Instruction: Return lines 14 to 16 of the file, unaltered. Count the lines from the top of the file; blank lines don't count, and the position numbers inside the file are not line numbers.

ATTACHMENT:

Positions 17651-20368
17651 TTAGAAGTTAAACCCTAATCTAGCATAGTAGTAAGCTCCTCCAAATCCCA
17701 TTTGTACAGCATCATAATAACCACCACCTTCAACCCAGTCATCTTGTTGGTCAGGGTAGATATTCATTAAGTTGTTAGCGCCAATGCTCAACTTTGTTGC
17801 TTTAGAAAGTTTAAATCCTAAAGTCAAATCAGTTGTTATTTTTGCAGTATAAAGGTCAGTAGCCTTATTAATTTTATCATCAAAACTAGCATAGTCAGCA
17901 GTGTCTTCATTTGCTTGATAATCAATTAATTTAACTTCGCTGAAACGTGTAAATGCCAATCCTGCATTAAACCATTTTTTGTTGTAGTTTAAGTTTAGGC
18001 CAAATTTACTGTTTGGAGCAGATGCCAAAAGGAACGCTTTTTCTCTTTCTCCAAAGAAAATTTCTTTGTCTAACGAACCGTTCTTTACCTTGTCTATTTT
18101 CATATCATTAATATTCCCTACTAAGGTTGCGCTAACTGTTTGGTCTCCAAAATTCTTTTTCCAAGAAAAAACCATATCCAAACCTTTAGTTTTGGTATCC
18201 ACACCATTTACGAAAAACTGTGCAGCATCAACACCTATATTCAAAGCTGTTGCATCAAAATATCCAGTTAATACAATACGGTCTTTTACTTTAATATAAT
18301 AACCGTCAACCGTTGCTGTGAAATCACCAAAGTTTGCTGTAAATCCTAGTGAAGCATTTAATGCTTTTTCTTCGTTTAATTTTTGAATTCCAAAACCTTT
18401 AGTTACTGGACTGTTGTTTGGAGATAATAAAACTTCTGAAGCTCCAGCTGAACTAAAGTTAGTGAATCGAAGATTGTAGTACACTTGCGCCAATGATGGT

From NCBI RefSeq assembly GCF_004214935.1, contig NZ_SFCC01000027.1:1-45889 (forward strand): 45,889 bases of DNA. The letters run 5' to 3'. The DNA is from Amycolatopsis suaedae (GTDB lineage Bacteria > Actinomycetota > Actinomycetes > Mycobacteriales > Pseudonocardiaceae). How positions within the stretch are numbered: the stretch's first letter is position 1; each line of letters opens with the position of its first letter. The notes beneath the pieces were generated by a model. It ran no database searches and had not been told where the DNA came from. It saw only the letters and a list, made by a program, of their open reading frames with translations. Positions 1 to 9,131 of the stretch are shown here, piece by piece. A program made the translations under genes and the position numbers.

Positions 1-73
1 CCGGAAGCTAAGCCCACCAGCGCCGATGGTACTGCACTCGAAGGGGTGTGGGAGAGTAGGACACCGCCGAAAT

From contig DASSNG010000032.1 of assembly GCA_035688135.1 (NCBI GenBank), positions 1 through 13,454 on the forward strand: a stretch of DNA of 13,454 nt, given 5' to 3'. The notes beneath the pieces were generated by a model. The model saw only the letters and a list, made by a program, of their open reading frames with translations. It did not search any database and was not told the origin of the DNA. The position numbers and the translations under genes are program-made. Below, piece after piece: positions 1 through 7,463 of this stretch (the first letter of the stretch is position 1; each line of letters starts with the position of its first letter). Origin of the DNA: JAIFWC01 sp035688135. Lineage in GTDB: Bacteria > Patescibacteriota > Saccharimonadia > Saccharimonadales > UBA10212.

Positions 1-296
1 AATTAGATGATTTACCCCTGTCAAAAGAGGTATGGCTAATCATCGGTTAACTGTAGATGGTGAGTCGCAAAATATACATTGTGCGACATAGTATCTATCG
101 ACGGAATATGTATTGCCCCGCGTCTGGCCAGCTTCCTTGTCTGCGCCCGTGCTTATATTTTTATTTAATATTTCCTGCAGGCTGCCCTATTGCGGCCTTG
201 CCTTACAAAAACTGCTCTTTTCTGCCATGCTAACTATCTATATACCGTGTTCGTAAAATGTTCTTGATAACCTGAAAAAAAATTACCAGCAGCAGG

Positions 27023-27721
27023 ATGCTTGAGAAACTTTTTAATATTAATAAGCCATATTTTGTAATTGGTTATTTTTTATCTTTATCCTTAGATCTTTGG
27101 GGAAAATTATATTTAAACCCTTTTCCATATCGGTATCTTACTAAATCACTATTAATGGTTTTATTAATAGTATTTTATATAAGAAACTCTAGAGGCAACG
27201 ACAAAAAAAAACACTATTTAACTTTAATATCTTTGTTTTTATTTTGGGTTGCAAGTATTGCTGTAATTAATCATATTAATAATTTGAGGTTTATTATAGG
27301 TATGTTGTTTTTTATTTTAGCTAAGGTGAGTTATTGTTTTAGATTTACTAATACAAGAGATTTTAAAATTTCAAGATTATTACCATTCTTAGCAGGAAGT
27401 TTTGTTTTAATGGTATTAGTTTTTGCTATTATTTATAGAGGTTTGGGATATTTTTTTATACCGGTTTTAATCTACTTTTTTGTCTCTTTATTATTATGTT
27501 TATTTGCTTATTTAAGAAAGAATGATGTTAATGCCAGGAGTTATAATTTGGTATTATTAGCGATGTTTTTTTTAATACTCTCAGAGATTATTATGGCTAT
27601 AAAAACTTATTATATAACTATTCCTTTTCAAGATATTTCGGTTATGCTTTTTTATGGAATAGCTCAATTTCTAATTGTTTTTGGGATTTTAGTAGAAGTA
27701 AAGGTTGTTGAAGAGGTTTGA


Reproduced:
From contig DASSNG010000032.1 of assembly GCA_035688135.1 (NCBI GenBank), positions 1 through 13,454 on the forward strand: a stretch of DNA of 13,454 nt, given 5' to 3'. The notes beneath the pieces were generated by a model. The model saw only the letters and a list, made by a program, of their open reading frames with translations. It did not search any database and was not told the origin of the DNA. The position numbers and the translations under genes are program-made. Below, piece after piece: positions 1 through 7,463 of this stretch (the first letter of the stretch is position 1; each line of letters starts with the position of its first letter). Origin of the DNA: JAIFWC01 sp035688135. Lineage in GTDB: Bacteria > Patescibacteriota > Saccharimonadia > Saccharimonadales > UBA10212.

Positions 1-296
1 AATTAGATGATTTACCCCTGTCAAAAGAGGTATGGCTAATCATCGGTTAACTGTAGATGGTGAGTCGCAAAATATACATTGTGCGACATAGTATCTATCG